Quote: Watchmen

February 27, 2009

Regarding Ornithology:

“Is it possible, I wonder, to study a bird so closely, to observe and catalogue its peculiarities in such minute detail, that it becomes invisible?  Is it possible that while fastidiously calibrating the span of its wings or the length of its tarsus, we somehow lose sight of its poetry?

… Until we transform our mere sightings into genuine visions; until our ear is mature enough to order a symphony from the shrill pandemonium of the aviary; until then we may have a hobby, but we shall not have a passion.

… Although I had recovered my motor abilities in the aftermath of the owl’s shriek, I found that my equilibrium was not so easily regained.  Some facet of the experience had struck a chord in me, forged a connection between my dulled and jaded adult self and the child who sprawled in the faint starlight while the great night hunters staged dramas full of hunger and death in the opaque jet air above me.  An urge to experience rather than merely record had been rekindled within me.

… A scientific understanding of the beautifully synchronized and articulated motion of an owl’s individual feathers during flight does not impede a poetic appreciation of the same phenomenon.  Rather, the two enhance each other, a more lyrical eye lending the cold data a romance from which it has long been divorced.” (‘Nite Owl’ from Watchmen, chapter 7. Alan Moore, Dave Gibbons)

Clearly, it applies to all things.  Karate, cycling, cello, everything.  Writing like this is why this is more than a ‘comic book’, why this is a graphic novel.

Gear Test: Cold Rain

February 22, 2009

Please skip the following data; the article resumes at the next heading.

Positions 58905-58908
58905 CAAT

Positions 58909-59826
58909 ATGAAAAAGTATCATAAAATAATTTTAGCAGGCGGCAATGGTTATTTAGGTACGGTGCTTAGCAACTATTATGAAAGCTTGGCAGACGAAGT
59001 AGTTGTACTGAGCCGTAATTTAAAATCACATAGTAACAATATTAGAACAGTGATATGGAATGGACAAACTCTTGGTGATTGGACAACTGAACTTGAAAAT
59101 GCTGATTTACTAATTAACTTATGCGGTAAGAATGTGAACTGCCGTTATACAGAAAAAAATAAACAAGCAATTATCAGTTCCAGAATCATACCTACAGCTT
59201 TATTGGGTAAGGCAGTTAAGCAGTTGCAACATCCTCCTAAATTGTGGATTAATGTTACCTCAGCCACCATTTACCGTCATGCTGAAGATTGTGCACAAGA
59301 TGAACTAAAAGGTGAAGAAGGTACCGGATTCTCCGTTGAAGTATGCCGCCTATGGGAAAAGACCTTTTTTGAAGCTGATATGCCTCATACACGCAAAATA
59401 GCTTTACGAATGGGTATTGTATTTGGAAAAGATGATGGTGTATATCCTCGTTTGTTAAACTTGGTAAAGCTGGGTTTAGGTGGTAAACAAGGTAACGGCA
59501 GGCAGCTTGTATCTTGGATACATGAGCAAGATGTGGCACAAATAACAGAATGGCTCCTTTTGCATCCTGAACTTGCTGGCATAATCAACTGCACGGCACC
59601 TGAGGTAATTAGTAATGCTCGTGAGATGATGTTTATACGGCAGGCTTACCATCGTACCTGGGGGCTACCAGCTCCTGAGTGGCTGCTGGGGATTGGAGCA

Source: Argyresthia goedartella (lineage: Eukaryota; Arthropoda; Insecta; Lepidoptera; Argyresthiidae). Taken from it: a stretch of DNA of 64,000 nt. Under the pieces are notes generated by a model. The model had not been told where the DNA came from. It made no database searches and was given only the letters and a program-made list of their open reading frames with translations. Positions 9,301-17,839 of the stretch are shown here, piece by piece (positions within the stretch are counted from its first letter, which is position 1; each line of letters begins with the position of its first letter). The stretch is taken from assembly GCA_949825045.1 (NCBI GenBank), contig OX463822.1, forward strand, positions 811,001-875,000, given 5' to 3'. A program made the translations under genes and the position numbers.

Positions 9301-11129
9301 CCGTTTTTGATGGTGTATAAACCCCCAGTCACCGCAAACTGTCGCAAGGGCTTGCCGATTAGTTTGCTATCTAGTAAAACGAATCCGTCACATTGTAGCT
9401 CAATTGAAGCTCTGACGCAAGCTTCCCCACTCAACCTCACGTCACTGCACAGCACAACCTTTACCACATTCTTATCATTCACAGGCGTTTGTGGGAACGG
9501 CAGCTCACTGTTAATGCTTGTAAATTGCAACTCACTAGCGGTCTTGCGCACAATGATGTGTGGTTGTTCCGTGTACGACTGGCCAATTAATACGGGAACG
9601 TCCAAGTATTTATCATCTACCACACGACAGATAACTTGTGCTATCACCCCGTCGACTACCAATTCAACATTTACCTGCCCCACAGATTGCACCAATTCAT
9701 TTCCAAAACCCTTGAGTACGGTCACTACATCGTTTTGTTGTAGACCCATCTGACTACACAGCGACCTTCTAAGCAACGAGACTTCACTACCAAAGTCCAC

It was pouring rain outside today, and cold too, but the new jacket was great for keeping the weather out, as I knew it would be.  I had no trouble with the rubber pants either, though they were wet inside, it didn’t seem to be a problem.

The only problem was my ankles.  Since my boots are waterproof I just tucked the pant legs over and got moving out into the cold rain.

Very soon water was pouring down into my boots and I was not at all entertained.  After some impromptu tugging and unzipping, I decided to just finish the ride and figure out a solution later.

I still don’t have one.  My Trek is in the shop for maintenance.  I have a solution for that: booties over bike shoes.  But the booties aren’t designed to fit over my boots, and that seems silly for a number of reasons.  I’m not too worried, though.

Also, today’s trip for groceries on the winter bike confirmed that it is just fine for the task at hand.  Maybe I’ll get studded tires at some point, for a bit more turning confidence, but other than that the gearing is just right for a quick 4 mile trip to the grocery store.

Bold New Jacket

February 20, 2009

Today I took the winterbike on it’s first snowy ride.  We have a couple of inches on the ground that haven’t melted yet, and I needed to go to the bank.  Unfortunately, I never cleared the cyclometer from my last trip for groceries (Monday?) so I can only show you the combined ride.

0’23:41, 5.7mi
avg 14.6mph, max 22.6mph
25ºF, SS Odo 5mi

Clearly nothing spectacular on the SS, not that I really was trying for such, I was just running errands.  And normally, I wouldn’t have even posted about it except for one awesome thing:

my new jacket

my new jacket

That picture was from my 20 mile ride last week, at 33ºF.  Note that I’m only wearing two layers: The coat, and a single long-sleeve jersey.  These are from today:

Yes that's snow on the tires!

Yes, that's snow on the tires!

Note the butt-flap.  It snaps up and away when you don’t need it.  Today I had it out (opening it while riding was slightly more difficult than I  would like) in spite of the rear fender, mostly to insulate better.  It was COLD!

And finally: the hot cyclist of the year award goes to…..

Probably someone with hair

Probably someone with more hair

With all the snow I haven’t biked to work this week.  I was playing with the idea for Thursday, but was told to work from home due to ‘inclement weather.’  I’d like to bike in on Sunday, but chances of me waking up in time are slim.

A Bold New Plan

February 15, 2009